Human Impacts and Their Consequences
A forum on the occasion of the first meeting of the Anthropocene Working Group
How does the recent cognition of the immense quantitative shift in the biophysical conditions of the Earth affect both scientific research and a political response to these changes? Does the Anthropocene also pose a profound qualitative shift, a paradigm shift for the ways in which science, politics, and law advance accordingly?
On the occasion of the first meeting of the Anthropocene Working Group (AWG)—a group of academics from natural science and humanities under the umbrella of the International Commission on Stratigraphy—and as part of the finale of Haus der Kulturen der Welt’s (HKW) two-year “Anthropocene Project” AWG and HKW together convene a socio- and science-political forum, bringing together scientific experts, political stakeholders, media outlets, and an interested public.
Matt Edgeworth (School of Archaeology and Ancient History, University of Leicester), Michael Ellis (British Geological Survey, Keyworth), Joyeeta Gupta (Amsterdam Global Change Institute, Vrije Universiteit, Amsterdam), Reinhold Leinfelder (Institut für Geologische Wissenschaften, Freie Universität Berlin & Rachel Carson Center for Environment and Society, München), Naomi Oreskes (Department of the History of Science, Harvard University, Cambridge, Mass.), Jürgen Renn (Max Planck Institute for the History of Science, Berlin), Andrew Revkin (dot.earth blog, New York), Daniel D. Richter (Nicholas School of the Environment, Duke University, Durham), James P.M. Syvitski (Institute of Arctic & Alpine Research, University of Colorado, Boulder), Colin Waters (British Geological Survey, Keyworth), Mark Williams (Department of Geology, University of Leicester), Jan Zalasiewicz (Department of Geology, University of Leicester)
Moderation: Bernd M. Scherer and Jan Zalasiewicz
The Anthropocene Working Group (AWG) is an interdisciplinary body of scientists and humanists working under the umbrella of the International Commission on Stratigraphy and tasked with developing a proposal for the formal ratification of the Anthropocene as an official unit amending the Geological Time Scale. On occasion of its very first meeting, the AWG together with HKW convene a socio- and science-political forum, bringing together scientific experts, political stakeholders, media outlets, and an interested public. The forum presents insights into current scientific findings in defining a global impact of human activities and debates the far-reaching implications of the Anthropocene hypothesis for science and society alike.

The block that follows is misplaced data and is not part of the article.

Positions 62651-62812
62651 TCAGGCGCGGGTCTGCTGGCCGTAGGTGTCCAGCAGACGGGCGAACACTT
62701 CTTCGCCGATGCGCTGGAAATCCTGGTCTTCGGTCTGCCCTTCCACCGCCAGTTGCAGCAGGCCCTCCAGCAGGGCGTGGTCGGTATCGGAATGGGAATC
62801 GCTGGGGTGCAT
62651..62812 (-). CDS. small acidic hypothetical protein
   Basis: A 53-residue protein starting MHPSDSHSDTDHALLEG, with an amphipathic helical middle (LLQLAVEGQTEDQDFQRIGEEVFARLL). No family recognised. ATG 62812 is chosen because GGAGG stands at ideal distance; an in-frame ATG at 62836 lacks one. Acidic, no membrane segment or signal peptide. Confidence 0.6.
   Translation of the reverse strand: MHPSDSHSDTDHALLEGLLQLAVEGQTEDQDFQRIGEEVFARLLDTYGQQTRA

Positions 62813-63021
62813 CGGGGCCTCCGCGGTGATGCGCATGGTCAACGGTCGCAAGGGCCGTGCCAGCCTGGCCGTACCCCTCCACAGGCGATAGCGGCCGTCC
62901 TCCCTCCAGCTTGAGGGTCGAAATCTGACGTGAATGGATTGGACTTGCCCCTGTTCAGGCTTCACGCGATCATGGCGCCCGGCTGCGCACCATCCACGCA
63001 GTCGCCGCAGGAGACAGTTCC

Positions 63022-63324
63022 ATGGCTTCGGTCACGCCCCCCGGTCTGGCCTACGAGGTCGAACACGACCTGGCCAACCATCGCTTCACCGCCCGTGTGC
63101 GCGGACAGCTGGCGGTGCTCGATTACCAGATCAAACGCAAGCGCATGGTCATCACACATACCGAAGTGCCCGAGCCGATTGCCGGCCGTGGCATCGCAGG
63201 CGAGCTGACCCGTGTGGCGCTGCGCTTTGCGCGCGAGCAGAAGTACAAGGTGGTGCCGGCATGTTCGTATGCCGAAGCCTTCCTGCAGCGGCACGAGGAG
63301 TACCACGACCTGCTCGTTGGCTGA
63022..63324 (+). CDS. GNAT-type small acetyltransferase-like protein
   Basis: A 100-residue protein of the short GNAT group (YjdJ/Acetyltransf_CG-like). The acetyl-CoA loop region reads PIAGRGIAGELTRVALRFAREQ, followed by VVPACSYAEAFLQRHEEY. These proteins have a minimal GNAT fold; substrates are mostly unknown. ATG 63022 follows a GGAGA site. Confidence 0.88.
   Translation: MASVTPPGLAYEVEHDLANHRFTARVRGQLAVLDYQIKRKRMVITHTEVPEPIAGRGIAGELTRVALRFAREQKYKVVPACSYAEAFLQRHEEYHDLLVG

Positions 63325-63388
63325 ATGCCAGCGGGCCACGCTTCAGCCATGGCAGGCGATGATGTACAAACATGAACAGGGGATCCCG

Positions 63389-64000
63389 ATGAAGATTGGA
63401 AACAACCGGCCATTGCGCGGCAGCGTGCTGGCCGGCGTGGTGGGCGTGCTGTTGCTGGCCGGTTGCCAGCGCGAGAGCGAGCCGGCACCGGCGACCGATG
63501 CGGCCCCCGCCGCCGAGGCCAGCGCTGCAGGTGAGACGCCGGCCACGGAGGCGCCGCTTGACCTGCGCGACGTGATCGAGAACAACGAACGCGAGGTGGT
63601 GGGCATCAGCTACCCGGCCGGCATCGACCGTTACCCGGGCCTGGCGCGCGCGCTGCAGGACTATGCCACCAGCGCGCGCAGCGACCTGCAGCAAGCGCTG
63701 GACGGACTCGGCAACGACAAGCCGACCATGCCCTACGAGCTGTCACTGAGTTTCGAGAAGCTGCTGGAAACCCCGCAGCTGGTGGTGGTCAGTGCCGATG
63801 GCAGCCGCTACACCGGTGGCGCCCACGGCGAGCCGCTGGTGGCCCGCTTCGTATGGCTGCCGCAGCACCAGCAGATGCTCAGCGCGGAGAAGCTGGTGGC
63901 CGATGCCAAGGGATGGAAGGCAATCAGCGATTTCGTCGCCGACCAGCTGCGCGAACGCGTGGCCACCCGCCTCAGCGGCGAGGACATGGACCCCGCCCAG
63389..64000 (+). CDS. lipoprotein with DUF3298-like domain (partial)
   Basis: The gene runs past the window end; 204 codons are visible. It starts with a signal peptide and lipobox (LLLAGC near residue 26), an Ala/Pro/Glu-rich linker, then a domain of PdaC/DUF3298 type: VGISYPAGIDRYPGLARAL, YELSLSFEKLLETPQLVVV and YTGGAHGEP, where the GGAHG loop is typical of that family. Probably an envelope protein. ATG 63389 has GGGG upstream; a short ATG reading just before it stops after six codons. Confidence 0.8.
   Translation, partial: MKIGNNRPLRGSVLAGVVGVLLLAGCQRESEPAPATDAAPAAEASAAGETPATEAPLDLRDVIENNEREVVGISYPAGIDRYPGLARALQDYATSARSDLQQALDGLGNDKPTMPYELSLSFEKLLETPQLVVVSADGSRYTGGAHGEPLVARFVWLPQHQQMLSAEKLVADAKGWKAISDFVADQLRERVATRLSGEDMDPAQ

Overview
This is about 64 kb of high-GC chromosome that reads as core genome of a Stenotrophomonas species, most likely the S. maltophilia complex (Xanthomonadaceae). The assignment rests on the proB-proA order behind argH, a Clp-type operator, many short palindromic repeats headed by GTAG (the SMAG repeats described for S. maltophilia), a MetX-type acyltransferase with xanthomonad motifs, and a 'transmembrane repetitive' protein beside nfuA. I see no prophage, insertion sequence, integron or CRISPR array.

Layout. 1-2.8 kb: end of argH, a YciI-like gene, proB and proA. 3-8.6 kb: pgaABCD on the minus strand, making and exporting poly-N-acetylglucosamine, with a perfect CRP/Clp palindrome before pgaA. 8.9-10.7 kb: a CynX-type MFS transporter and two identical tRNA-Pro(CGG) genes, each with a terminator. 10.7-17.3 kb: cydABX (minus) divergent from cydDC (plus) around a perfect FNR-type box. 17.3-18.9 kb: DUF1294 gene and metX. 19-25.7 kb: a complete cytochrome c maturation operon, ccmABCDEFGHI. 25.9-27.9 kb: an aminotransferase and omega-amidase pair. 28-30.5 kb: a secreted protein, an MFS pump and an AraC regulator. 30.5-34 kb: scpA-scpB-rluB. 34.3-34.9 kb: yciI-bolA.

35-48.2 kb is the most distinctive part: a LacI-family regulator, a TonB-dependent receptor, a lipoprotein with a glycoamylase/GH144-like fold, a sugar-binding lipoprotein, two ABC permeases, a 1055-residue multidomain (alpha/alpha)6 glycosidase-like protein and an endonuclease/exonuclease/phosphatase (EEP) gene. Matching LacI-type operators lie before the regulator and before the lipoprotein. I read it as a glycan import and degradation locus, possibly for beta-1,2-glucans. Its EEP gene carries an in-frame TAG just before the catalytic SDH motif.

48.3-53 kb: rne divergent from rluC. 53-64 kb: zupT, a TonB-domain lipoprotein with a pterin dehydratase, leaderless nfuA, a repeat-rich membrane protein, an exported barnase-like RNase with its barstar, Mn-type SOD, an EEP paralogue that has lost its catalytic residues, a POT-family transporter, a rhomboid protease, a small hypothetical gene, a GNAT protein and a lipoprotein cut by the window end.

The debate about the determination of an official onset of the Anthropocene not only involves knowledge about past and present environmental changes but also entails general considerations of the intricate dependencies between cultural, juridical, technological, and political questions. In fact, amending the geological time scale with a formal unit that bears the name of “humankind” exacts a morethan-technical debate on geoscientific evidence that goes significantly beyond the confines of traditional stratigraphic practices. When geohistory enters human history, a qualitative modification in the basic definition of both seems expedient.
Based on a series of short presentations by members of the AWG and further input statements by invited speakers from the humanities, the social sciences, and political fields, the forum discusses both the extraordinary changes to the Earth system as well as its consequences in setting new agendas for governing, researching, and disseminating crucial knowledge.